Revenue recognition

 

The Company follows paragraph 605-10-S99-1 of the FASB Accounting Standards Codification for revenue recognition. The Company will recognize revenue when it is realized or realizable and earned. The Company considers revenue realized or realizable and earned when all of the following criteria are met: (i) persuasive evidence of an arrangement exists, (ii) the product has been shipped or the services have been rendered to the customer, (iii) the sales price is fixed or determinable, and (iv) collectability is reasonably assured.

 

Intangible assets

 

In accordance with ASC 350-30-65, “Intangibles - Goodwill and Others”, the Company assesses the impairment of identifiable intangibles whenever events or changes in circumstances indicate that the carrying value may not be recoverable. Factors the Company considers to be important which could trigger an impairment review include the following: 

 

  1. Significant underperformance relative to expected historical or projected future operating results;
     
  2. Significant changes in the manner of use of the acquired assets or the strategy for the overall business; and
     
  3. Significant negative industry or economic trends.

 

When the Company determines that the carrying value of intangibles may not be recoverable based upon the existence of one or more of the above indicators of impairment and the carrying value of the asset cannot be recovered from projected undiscounted cash flows, the Company records an impairment charge. The Company measures any impairment based on a projected discounted cash flow method using a discount rate determined by management to be commensurate with the risk inherent in the current business model. Significant management judgment is required in determining whether an indicator of impairment exists and in projecting cash flows. The Company considers current events and circumstances by attending trade shows, having a constant direct dialogue with our distributors, and an internal review and research by management to keep current with the vaporizer industry and to determine if there is any economic downturn.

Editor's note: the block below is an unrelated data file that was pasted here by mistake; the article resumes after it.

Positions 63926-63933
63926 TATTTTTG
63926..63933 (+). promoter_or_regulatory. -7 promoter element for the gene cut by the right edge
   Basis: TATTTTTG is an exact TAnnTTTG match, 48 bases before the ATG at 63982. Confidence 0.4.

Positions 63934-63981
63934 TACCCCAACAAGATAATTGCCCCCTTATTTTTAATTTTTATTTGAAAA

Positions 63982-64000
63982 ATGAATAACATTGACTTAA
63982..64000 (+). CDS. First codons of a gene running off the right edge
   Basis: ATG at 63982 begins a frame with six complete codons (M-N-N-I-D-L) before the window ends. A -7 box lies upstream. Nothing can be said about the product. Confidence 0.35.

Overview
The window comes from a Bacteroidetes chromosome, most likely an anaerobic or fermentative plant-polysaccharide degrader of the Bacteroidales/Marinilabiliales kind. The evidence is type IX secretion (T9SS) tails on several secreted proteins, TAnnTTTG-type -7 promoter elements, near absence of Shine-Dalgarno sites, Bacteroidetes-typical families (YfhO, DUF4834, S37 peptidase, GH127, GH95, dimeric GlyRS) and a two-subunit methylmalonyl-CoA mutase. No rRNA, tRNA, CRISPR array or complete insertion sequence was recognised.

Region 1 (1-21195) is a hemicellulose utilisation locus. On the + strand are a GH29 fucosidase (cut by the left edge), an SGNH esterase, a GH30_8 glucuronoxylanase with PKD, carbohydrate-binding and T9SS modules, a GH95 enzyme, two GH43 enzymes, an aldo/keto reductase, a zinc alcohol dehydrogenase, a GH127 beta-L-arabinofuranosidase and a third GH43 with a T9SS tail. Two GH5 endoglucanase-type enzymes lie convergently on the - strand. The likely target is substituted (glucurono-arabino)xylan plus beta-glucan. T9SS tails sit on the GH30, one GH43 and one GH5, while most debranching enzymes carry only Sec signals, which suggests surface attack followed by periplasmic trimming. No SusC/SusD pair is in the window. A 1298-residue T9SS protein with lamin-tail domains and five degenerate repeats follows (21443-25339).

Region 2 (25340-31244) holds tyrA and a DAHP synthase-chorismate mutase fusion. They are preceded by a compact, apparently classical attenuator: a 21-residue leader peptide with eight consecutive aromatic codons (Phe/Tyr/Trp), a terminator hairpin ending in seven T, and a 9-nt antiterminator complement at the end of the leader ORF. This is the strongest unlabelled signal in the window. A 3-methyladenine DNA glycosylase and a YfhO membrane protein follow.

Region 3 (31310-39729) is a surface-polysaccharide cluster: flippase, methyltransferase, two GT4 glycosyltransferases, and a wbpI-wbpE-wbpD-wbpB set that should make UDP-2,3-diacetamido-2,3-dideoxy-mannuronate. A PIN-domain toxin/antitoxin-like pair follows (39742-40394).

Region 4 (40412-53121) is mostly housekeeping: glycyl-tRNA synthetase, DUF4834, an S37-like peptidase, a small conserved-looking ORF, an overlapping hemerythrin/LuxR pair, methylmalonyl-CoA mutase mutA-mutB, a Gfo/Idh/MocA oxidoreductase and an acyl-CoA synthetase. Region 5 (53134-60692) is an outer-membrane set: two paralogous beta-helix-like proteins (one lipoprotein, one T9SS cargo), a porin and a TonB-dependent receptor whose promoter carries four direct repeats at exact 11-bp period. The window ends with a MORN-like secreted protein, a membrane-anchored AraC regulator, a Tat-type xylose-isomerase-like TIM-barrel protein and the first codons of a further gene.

The Company evaluates the recoverability of intangible assets annually or whenever events or changes in circumstances indicate that an intangible asset’s carrying amount may not be recoverable. If it is determined by reviewing the above factors that a possible impairment exists, the Company must then determine if the carrying amount of the intangibles is recoverable based upon the comparison of the total undiscounted future cash flows from the intangibles to the carrying amount of the intangibles. Based on our assessment in 4th quarter of fiscal 2015, we determined that the sum of the future undiscounted cash flows exceeded the carrying amount of the intangibles and therefore the carrying amount of the intangible is recoverable.